UN refugee agency concludes operation to repatriate Liberians forced into exile amid civil war
The United Nations refugee agency today announced that the last group of Liberians participating in its repatriation programme had returned to their country after having been forced into exile for many years due to the civil war that broke out in 1989 in the West African nation.
“The final 724 Liberians returned from Guinea on the last weekend of 2012, officially ending our return program that began a year after peace was restored in Liberia, in 2004,” the chief spokesperson for the Office of the UN High Commissioner for Refugees (UNCHR), Melissa Fleming, told reporters in Geneva.
UNHCR helped 155,560 Liberian refugees return home, mainly by road convoys and flights, Ms. Fleming added.
Due to that restoration of peace and stability in the country, as of 30 June last year, the refugee status had ended for those who had fled the fighting there.
Liberia’s civil war lasted 14 years, ending in 2003. Some 750,000 civilians became either internally displaced or fled the country amidst the violence and instability. Some refugees spent more than two decades in countries such as Côte d’Ivoire, Ghana, Guinea, Mali, Nigeria, Sierra Leone, and Gambia. Many have since returned with UNHCR help.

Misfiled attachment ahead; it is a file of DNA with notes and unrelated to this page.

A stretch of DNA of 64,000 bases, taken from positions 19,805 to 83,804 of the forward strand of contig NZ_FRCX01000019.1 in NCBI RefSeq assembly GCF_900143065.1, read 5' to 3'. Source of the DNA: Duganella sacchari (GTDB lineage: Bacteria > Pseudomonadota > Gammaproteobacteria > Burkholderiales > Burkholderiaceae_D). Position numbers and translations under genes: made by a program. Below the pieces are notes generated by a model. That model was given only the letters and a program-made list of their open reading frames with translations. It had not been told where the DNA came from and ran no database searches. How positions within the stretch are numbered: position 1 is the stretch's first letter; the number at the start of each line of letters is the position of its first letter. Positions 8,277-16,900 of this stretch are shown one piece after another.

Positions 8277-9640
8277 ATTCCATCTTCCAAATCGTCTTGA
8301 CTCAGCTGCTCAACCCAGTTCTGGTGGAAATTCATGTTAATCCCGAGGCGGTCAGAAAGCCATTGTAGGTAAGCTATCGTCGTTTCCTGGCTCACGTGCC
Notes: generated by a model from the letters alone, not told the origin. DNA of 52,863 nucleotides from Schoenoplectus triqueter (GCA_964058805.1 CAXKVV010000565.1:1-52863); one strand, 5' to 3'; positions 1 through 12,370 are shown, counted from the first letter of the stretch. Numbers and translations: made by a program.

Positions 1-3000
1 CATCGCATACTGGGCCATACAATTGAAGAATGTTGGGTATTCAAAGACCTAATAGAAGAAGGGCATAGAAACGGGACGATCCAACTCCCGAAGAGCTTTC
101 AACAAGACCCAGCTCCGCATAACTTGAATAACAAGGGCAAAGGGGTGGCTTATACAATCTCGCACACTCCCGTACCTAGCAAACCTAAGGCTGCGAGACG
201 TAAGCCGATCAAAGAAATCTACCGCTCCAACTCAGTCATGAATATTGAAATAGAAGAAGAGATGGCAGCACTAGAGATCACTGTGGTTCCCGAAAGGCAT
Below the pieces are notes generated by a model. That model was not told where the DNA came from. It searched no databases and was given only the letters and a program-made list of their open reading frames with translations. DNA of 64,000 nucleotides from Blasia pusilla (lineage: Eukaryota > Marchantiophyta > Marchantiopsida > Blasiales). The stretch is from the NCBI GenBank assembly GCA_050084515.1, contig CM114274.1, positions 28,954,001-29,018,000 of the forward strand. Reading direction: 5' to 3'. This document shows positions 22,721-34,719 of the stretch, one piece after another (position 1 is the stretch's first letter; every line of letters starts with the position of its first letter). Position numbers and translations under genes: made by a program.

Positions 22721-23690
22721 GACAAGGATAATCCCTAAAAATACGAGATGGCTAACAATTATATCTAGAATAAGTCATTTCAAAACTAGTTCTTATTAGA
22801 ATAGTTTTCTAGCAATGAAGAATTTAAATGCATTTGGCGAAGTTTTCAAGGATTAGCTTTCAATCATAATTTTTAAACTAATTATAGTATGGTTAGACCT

As part of the repatriation programme, each returning refugee received a small cash grant to help them restart their lives. Returnees are also receiving help from the Liberia Refugee Repatriation and Resettlement Commission to get jobs, including government positions for those with the required skills. The Commission also provides scholarships and assistance in acquiring land for construction of their homes.
Meanwhile, Liberia currently hosts nearly 67,000 Ivorian refugees who had to flee from violence in their own country. The majority of them sought refuge in Liberia during Cote d’Ivoire’s post-electoral crisis in 2010 and 2011.
According to Ms. Fleming, the voluntary repatriation of Ivorian refugees is also in progress although most have indicated they would like to stay in Liberia until stronger reconciliation processes are initiated in their country.